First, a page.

The Land of Hope and Fear

The Land of Hope and Fear: Israel’s Battle for its Inner Soul

by Isabel Kershner, published by Scribe 2023, pp.370

Some view the Israel of 2023 through rose-coloured glasses — often as a reaction to campaigns against the state from those who wish that a Hebrew republic had never been established in the first place. This excellent book by Manchester-born Isabel Kershner, Israel-based correspondent for the New York Times, paints a realistic, nuanced picture, exploring the Jewish state’s spirit of innovation, its identity politics, its culture wars, its inability to agree a border with the Palestinians. In Kershner’s words: ‘Israel has largely learned to live with its outside enemies but seemed less adept at managing itself.’

She explores the soul of contemporary Israel in a way that recalls David Grossman’s The Yellow Wind, published in 1987. Each chapter focuses on a specific constituent of society — Russians, Ethiopians, Haredim, Mizrahim, the IDF — telling their story through their tribulations and triumphs. In many cases, this is a story of the transition from immigrant to Israeli citizen.

The book also examines how the socialist collectivism of the state’s founders has given way to ‘a society that is more competitive, individualistic and controlled by market forces’. There are now, for example, more Thai workers than Israelis in the Arava who manage the fish farms and the production of medicinal cannabis.

Israel’s citizens’ army, a founding precept of the state, is also now being questioned. Given that half the country’s first graders are being educated within the Arab and haredi school systems, the idea of a paid, professional IDF has become a serious consideration.

Quoting one of Haim Gouri’s classic poems, ‘I am a Civil War’, Kershner writes at the widening chasm between the warring tribes within Israel, a gulf that often be reduced to ‘Only Bibi’ or ‘Anyone but Bibi’. As she points out, even some old-time Likudniks and disciples of Jabotinsky, bemoan the direction which Netanyahu has taken.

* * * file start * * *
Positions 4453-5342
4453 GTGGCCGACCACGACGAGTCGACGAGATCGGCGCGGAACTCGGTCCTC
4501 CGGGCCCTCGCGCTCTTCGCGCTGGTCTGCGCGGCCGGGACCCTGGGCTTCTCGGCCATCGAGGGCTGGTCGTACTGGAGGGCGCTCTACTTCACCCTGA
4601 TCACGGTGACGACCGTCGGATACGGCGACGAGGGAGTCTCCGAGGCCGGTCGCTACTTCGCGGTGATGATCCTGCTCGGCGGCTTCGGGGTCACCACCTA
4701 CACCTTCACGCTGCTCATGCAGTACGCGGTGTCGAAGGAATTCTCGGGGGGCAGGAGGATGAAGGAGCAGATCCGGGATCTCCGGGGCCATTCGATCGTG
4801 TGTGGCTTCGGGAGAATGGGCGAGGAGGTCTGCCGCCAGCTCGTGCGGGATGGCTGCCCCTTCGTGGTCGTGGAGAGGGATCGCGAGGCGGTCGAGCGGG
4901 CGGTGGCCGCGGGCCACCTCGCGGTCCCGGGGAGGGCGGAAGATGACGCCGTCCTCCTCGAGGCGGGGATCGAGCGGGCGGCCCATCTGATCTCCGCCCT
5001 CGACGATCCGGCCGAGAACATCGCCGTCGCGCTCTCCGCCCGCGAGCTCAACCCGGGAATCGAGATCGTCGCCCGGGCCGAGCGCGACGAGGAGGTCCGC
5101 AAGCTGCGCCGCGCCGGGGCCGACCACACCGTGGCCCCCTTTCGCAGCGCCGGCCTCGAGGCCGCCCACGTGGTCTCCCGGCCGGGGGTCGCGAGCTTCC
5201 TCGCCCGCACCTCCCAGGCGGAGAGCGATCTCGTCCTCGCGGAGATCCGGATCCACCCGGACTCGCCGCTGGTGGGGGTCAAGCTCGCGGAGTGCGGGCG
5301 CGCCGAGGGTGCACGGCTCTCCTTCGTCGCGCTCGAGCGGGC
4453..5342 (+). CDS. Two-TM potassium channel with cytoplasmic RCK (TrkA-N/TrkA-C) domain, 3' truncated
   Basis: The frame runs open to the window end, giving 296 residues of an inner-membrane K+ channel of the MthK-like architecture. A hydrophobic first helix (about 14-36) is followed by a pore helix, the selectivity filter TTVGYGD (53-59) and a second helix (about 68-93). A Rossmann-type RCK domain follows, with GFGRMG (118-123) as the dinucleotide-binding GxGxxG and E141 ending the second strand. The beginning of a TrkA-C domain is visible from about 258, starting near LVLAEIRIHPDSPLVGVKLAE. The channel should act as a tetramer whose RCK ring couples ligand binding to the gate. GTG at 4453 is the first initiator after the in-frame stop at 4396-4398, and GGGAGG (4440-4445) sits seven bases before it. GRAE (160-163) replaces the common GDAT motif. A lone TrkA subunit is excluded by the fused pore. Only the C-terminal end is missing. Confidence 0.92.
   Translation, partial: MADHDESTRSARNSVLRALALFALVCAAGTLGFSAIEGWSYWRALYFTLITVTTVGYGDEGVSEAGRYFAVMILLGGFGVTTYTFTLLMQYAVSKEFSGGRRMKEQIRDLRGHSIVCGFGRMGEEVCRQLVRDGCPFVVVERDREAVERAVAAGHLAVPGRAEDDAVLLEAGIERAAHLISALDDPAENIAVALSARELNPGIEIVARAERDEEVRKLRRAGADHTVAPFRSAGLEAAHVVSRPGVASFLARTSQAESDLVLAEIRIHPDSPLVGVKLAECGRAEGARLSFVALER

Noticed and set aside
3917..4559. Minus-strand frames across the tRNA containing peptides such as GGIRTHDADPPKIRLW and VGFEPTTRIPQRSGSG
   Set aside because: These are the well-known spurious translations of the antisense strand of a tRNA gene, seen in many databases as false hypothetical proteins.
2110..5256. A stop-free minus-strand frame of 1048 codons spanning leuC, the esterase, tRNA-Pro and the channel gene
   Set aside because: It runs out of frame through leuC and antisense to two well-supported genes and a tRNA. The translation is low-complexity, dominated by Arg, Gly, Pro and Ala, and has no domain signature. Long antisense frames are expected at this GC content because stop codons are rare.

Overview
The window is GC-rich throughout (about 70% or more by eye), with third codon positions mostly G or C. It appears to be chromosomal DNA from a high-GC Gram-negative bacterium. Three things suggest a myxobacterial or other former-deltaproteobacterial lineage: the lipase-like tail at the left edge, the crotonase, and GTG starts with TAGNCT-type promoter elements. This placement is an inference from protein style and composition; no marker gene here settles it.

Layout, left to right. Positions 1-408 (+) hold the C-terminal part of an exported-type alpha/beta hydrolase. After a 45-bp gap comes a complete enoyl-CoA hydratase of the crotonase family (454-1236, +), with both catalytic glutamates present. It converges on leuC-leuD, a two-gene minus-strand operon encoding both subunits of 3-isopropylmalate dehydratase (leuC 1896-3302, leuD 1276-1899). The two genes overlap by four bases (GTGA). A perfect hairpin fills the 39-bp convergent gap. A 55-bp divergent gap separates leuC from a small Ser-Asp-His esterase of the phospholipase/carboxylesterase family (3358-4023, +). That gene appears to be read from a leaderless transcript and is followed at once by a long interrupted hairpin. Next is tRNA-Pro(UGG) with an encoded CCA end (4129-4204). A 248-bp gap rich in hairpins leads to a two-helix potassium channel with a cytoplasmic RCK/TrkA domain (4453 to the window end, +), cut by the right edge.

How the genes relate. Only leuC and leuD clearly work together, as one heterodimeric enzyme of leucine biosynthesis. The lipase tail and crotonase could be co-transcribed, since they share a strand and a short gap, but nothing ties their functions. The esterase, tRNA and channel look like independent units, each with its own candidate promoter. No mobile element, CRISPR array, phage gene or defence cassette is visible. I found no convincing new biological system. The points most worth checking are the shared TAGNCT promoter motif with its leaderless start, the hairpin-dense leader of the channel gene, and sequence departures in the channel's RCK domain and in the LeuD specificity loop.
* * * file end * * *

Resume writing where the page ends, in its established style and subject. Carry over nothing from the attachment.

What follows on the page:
The Mizrahim who felt discriminated against by the Labour establishment for decades, have made big strides in society. By way of example, she cites three particular Jews of Mizrahi descent: Eyal Golan who in 2012, was the third wealthiest person in Israel, the feted poet and founderof the cultural group, Ars Poetica, Adi Keissar and the Israeli rock musician and record producer, Dudu Tassa. The book also charts the trajectory of Mizrahi politicians on the Right and how they have raised the spectre of ‘an Ashkenazi deep state…that was using the judiciary and mainstream media to persecute and bring down the prime minister’.

Kershner also reminds us that 40% of the students at Haifa University are Arabs and that Haifa citizen, Ayman Odeh, convinced the various Arab parties to form a Joint List which went on to win 15 seats in the September 2020 election.

The citizens of Bnei Brak are vividly described including the haredi paparazzi (who knew?) who seek out prominent rabbis in unexpected moments, capturing them eating ‘a steaming bowl of cholent’. And Kershner discusses Lo Tishtok (You shall not be silent), a grassroots organisation driving awareness of sexual abuse in the haredi community.

Israel has also had its version of a Black Lives Matter moment. When 18 year-old Solomon Tekah was killed by an off-duty policeman, Ethiopian-Israelis and their allies demonstrated in Haifa, blocking a junction near where the officer was stationed.

Kershner’s comprehensive, accessible book should be compulsory reading before any trip to Israel.

Jewish Chronicle 4 August 2023

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